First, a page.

The Unni Boksasp Ensemble from Norway toured Red Wing March 25-30 in partnership with the Sheldon Theatre. The four-member ensemble played traditional folk music at a variety of Red Wing locations, starting at the Minnesota Correctional Facility-Red Wing at ending at Minnesota State College Southeast before the final performance at the Sheldon Theatre on Saturday, March 30.

When the four were not setting up, tearing down or performing, they stayed at the Anderson Center house.

The ensemble plays a variety of instruments, some that are traditional in Norway and others that have been introduced in the last few decades.

One traditional instrument is the hardanger fiddle. This instrument has the shape of a violin. However, instead of four strings, it has eight or nine; four for the musician to play on and four or five that run below the fingerboard and vibrate as music is played. This gives the music a louder, more vibrant sound.

The hardanger fiddle also has a flat bridge to make it easier for the musician to play more than one string at a time, this is called "double-stopping." The bridge is a small piece of wood that holds the strings up from resting on the instrument. On violins, it is curved. Violinists can double-stop with a curved bridge, but it is much easier to do when all of the strings are parallel.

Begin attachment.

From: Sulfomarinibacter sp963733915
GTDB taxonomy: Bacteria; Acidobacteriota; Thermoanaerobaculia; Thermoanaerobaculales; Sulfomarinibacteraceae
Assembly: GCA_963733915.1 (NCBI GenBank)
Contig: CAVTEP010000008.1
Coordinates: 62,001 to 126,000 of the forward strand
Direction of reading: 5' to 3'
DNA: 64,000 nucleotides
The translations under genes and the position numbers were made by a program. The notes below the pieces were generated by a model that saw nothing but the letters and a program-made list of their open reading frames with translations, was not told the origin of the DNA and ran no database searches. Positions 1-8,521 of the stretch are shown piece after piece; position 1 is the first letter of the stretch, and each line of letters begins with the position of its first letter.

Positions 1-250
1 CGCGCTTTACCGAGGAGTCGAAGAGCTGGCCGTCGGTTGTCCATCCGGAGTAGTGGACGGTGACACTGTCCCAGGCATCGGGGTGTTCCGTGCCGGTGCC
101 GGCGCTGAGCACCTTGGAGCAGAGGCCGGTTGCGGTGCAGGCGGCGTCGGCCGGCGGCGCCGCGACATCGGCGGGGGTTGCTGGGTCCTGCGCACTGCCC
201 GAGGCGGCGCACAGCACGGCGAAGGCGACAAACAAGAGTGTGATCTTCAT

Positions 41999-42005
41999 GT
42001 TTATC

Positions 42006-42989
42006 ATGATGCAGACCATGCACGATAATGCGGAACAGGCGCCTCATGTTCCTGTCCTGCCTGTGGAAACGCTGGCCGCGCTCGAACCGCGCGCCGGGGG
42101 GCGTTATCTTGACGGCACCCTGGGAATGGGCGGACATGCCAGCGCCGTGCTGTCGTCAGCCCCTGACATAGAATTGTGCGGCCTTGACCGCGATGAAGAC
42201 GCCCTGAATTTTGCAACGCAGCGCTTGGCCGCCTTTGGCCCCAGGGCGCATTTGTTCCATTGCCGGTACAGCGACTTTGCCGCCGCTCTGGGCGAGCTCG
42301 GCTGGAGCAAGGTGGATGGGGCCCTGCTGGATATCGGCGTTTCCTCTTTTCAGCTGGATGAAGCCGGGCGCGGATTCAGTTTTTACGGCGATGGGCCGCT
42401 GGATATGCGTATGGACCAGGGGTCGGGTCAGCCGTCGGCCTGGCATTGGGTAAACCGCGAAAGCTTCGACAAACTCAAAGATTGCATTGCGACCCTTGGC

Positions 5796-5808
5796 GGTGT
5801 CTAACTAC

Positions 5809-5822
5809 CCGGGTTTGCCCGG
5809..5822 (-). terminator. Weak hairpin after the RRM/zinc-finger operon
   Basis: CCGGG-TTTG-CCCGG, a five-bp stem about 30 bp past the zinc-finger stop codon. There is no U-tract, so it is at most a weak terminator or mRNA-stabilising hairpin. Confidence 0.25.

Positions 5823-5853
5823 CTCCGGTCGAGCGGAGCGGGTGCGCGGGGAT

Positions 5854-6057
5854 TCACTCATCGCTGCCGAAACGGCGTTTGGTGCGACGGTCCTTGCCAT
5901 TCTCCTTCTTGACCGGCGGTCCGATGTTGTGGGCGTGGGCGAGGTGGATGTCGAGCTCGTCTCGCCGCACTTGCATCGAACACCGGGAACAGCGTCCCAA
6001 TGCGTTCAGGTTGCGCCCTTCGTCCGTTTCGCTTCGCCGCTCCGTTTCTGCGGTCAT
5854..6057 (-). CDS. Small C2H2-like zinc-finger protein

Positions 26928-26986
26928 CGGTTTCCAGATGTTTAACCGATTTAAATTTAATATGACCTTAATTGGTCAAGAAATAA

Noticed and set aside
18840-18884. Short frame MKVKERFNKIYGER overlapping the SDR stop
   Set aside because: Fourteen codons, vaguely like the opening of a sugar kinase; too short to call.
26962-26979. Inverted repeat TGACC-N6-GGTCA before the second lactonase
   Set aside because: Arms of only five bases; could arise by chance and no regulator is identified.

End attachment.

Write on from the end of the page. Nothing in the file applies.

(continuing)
The most noticeable difference between a hardanger fiddle and a violin is the decoration on the Norwegian instrument. It is covered in mother of pearl, floral designs and the scroll, the top part of the instrument, is often carved into the likeness or animal.

Guro Kvifte Nesheim, the hardanger fiddler in the ensemble, has a lion carved on her instrument.

Another traditional instrument is the harpeleik (also known as a zither). Unni Boksasp sang a couple of songs throughout the week with the accompaniment of only the harpeleik. According to Boksasp, Norwegian folk songs were often sung solo with only a harpeleik as accompaniment.

Drums in Norway were used to keep the beat in the military before they transitioned to being used in music, according to Boksasp. The ensemble's drummer, Kenneth Ekornes, therefore did not have a traditional Norwegian drum set. Instead, he had a collection of drums and rhythmic instruments from around the world. Ekornes buys an instrument from each country that he visits. So, his set included a tin hand drum, dried goat hooves, cocoons, dried pods, and, for when he gets homesick for Norway, goat bells.

While sharing the traditional folk songs of Norway, the ensemble also shared a little of the culture and memories from their home country.

Guitarist Gjermund Silset told the crowd at Deer Crest that in northwestern Norway where he grew up the autumn brings thunderstorms. Often, a storm causes the lake near his house to rise and sometimes flow into the house.

The morning after a heavy rain, his mother could collect fish that had washed onto shore to cook for dinner. Silset joked that when he lay in bed at night listening to the rain and thunder, he knew what he would have for dinner the following day.

Now that the band had completed their tour of Red Wing, they will spend two weeks in the Dakotas before returning to Norway.